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Dec. 10, 2005: Running back Reggie Bush of the USC Trojans poses with the 2005 Heisman trophy after winning the award at the 71st Annual Heisman Ceremony in New York City.
Sometimes, a running back just needs to go to the ground. Gaining an extra half a yard is not worth the injury and pain it brings. Sometimes it’s just not worth the fight.
"One of the greatest honors of my life was winning the Heisman Trophy in 2005. For me, it was a dream come true. But I know that the Heisman is not mine alone. Far from it. I know that my victory was made possible by the discipline and hard work of my teammates, the steady guidance of my coaches, the inspiration of the fans, and the unconditional love of my family and friends. And I know that any young man fortunate enough to win the Heisman enters into a family of sorts. Each individual carries the legacy of the award and each one is entrusted with its good name.
"It is for these reasons that I have made the difficult decision to forfeit my title as Heisman winner of 2005."
Last week, Yahoo reported that the Heisman Trust was looking into Bush in light of his award and the NCAA report on his time at USC. If the trust determined Bush received illegal benefits during the 2005 season, they were going to discuss stripping him of the award.
It is possible that the Trust gave Bush the "forfeit this award or we will strip it from you" message through a back channel. Or it is possible that Bush saw the writing on the wall, saw what the fight to keep the award would be like, and decided it was not worth it.
These latest headlines came on the heels of heavy sanctions on USC’s football program in the wake of an NCAA report that said Bush and basketball player O.J. Mayo received benefits while at USC outside of NCAA regulations. A report sparked in part because Bush got in a several-year long battle over repayment to one of the guys named in the report who did not become Bush's agent. This summer Bush settled that case.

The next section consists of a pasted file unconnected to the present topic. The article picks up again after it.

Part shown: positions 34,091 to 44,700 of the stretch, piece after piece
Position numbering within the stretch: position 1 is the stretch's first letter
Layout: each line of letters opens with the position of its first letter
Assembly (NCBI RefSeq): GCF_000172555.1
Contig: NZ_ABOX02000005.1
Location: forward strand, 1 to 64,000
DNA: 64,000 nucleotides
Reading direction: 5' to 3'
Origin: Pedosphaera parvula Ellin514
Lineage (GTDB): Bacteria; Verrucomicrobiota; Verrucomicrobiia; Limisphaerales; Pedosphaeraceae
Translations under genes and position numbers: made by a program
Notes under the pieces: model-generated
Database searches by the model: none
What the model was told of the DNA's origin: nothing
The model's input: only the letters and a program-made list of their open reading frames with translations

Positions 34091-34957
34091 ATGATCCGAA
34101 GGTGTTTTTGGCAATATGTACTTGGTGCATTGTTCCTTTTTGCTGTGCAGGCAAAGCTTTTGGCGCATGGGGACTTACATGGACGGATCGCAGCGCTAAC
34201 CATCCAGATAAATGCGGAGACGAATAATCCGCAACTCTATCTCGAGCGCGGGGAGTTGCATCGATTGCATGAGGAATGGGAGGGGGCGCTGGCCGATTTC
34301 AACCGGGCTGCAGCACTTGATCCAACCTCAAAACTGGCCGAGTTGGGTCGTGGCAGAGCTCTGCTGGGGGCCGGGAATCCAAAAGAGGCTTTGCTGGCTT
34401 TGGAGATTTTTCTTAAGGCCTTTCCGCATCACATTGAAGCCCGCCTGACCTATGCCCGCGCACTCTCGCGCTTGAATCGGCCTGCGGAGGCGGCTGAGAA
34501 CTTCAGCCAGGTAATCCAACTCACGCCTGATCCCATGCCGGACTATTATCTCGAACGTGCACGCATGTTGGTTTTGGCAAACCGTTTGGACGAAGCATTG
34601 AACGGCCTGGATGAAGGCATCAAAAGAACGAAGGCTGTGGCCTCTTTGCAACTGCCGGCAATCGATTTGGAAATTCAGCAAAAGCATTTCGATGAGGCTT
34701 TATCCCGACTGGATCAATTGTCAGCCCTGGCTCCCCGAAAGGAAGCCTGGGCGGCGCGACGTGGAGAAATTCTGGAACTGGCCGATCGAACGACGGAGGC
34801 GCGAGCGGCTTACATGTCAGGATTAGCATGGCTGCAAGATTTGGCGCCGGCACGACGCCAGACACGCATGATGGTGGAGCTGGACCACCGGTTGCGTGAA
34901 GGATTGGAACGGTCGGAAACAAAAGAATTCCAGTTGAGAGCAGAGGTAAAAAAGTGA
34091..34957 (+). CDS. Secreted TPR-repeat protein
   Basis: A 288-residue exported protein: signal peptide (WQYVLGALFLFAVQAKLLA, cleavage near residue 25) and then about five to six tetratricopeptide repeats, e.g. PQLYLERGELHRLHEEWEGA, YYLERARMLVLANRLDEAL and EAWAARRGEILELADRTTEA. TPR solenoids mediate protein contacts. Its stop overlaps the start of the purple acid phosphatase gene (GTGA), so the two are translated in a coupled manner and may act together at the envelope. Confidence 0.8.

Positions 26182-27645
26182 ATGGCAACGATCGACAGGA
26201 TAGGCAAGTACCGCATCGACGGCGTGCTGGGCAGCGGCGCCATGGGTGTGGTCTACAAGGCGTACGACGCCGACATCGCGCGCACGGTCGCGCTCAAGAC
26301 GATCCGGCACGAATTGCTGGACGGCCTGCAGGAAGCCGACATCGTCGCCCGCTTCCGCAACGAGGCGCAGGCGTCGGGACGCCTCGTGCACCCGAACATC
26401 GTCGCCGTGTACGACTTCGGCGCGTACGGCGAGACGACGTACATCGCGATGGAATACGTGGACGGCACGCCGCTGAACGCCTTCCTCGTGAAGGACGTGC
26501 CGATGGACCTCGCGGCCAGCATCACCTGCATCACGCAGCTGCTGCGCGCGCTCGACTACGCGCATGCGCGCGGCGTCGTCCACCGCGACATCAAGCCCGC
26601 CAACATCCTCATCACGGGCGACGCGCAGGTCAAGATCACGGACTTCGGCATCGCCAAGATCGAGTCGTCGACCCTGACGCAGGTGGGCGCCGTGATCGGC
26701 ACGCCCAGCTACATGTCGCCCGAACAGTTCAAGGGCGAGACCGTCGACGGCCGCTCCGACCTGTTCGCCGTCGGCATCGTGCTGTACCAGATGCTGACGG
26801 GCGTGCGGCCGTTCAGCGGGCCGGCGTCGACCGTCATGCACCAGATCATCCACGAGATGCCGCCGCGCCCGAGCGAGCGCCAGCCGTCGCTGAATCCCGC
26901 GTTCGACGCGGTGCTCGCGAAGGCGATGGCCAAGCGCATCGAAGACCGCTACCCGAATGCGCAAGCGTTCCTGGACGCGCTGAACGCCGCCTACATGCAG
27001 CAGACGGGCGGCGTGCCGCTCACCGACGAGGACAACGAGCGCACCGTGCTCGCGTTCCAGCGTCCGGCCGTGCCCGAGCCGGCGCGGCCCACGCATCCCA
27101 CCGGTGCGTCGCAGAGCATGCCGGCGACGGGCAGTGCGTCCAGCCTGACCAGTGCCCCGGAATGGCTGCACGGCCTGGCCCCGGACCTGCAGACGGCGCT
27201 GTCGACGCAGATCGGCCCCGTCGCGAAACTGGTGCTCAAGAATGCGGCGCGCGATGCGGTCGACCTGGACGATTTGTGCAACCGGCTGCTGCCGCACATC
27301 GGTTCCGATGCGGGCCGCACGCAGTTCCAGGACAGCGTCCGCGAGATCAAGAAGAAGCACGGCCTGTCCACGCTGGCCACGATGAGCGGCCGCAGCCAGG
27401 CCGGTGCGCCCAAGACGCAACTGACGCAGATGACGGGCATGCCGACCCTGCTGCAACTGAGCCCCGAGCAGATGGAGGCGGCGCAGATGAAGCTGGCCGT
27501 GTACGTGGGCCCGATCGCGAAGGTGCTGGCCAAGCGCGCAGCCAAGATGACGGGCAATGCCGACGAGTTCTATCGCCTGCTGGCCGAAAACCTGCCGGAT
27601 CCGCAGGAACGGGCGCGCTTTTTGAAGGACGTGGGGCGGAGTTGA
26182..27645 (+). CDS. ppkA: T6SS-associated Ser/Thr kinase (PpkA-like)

All of this had already been a lot of media attention and more was coming. A lot of questions. A lot of Internet sniping. Bush has moved on — he has a shiny Super Bowl ring now and millions from the NFL — he doesn’t want the distraction.
He could have said the Heisman was his, that he earned it on the field. He ran for 1,740 yards and 16 touchdowns, averaging 8.7 yards per carry, plus had 37 receptions in 2005. He put up monster numbers, and more so, he was dynamic on to the field. Maybe the most exciting college player of the last decade.
But sometimes it’s not worth the fight for the extra yard.
Give up the trophy and the controversy fades away in a couple days. He will still have the memories — he and all USC fans — of what happened in 2005. The NCAA can’t strip that with an edict. Reggie Bush’s legend at USC may be tarnished some, but it still remains. It will always remain.
Vince Young of Texas was the runner up for that award. Whether he accepts it or if the award remains vacant is yet undetermined.